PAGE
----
Recently, Osteoporosis Australia in collaboration with the Royal Australian College of General Practitioners (RACGP) released new clinical guidelines for GPs. Both Osteoporosis Australia and the RACGP are confident that the new guidelines will assist general practitioners to improve the bone health of Australian patients.
The new guidelines were developed over 2 years by an expert medical committee and reviewed and endorsed by the RACGP. Important developments over the past 6 years in osteoporosis care including further evidence for medications and other health interventions were reviewed and included within the guidelines. Dr Bastian Seidel, President of RACGP said about 4.47 million Australians over the age of 50 have osteoporosis or osteopenia and most of these patients will turn to their GP for support. This is why the new guidelines provide GPs with timely and much needed expert guidance to better detect, diagnose, and manage patients with osteoporosis.
It is estimated there will be over 160,000 fractures due to poor bones health in 2017. Osteoporosis Australia CEO Greg Lyubomirsky said “once a patient has broken a bone from a minor incident there is no time to wait. The underlying cause of that break should be investigated urgently and the patient may require treatment to minimise the risk of the next fracture occurring. We also encourage people with risk factors for osteoporosis to speak to their doctor because being pro-active can help prevent that first broken bone.”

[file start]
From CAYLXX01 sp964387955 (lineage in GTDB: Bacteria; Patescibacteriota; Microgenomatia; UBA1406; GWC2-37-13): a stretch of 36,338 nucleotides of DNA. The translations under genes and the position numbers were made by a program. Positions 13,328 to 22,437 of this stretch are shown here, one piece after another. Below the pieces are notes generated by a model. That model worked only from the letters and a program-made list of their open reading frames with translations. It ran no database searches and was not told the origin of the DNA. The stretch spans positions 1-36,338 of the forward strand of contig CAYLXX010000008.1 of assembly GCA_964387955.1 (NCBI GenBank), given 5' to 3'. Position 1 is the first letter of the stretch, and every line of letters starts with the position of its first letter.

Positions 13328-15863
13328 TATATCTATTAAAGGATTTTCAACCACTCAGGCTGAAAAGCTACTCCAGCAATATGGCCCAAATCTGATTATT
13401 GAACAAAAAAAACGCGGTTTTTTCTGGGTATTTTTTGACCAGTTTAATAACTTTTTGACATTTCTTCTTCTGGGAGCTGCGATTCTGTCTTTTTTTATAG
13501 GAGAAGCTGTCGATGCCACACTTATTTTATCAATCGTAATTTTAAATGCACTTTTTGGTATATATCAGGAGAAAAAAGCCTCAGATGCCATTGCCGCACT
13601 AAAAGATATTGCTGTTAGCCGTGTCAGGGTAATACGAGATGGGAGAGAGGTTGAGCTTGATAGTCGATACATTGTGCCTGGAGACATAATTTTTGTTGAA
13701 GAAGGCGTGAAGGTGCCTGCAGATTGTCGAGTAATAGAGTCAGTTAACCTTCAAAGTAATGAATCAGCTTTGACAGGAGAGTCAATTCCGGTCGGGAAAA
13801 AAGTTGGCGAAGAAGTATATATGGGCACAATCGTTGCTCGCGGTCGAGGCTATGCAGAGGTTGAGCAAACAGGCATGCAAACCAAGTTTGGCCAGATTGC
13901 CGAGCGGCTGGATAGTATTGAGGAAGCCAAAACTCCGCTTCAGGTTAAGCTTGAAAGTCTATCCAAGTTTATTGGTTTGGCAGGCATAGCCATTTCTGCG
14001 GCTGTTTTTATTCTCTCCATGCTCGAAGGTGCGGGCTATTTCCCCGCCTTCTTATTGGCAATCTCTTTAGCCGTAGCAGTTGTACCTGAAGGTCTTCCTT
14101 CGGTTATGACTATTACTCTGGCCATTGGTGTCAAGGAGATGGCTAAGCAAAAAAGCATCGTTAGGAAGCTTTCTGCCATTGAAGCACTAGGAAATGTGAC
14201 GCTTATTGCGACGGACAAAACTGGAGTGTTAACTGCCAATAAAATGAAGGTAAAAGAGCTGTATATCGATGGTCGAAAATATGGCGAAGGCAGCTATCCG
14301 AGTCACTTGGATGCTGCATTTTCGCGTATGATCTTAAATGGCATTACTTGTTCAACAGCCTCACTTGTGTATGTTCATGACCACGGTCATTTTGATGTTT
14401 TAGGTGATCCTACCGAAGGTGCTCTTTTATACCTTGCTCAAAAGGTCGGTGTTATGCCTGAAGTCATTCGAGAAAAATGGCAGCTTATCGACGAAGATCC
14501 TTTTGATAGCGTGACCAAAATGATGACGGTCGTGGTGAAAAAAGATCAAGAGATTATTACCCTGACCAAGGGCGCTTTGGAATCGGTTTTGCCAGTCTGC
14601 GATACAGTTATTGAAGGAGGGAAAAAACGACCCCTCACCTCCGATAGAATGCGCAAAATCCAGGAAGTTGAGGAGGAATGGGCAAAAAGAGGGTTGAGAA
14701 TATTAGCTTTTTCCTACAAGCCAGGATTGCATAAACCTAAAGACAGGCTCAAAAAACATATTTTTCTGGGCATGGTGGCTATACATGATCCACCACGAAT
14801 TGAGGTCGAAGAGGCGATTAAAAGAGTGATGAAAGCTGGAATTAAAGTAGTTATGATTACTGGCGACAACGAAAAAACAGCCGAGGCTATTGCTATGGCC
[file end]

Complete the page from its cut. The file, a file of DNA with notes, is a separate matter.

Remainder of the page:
The new guidelines contain a number of key highlights to the former edition including;
- 42 evidence-based and consensus recommendations have been developed
- 2-page summary, with flowchart, for easy use by busy GPs
- Clearer directions for osteoporosis testing, diagnosis and treatment
- New recommendations for preventing and treating osteoporosis in people with breast and prostate cancer
- More specific guidance for exercise to prevent bone loss and reduce fracture risk
- Updated recommendations for osteoporosis medication on PBS listed for both men and women
- Advice on the use of on-line fracture risk calculators to aid GP decision-making
- Recommendations around the appropriate use of calcium and vitamin D supplements
- Clearer guidance on treatment duration and monitoring
“We are confident these guidelines will assist GPs as we aim to further reduce overall fracture rates in Australia,” Dr Seidel said.
General practitioners can access the new guidelines here.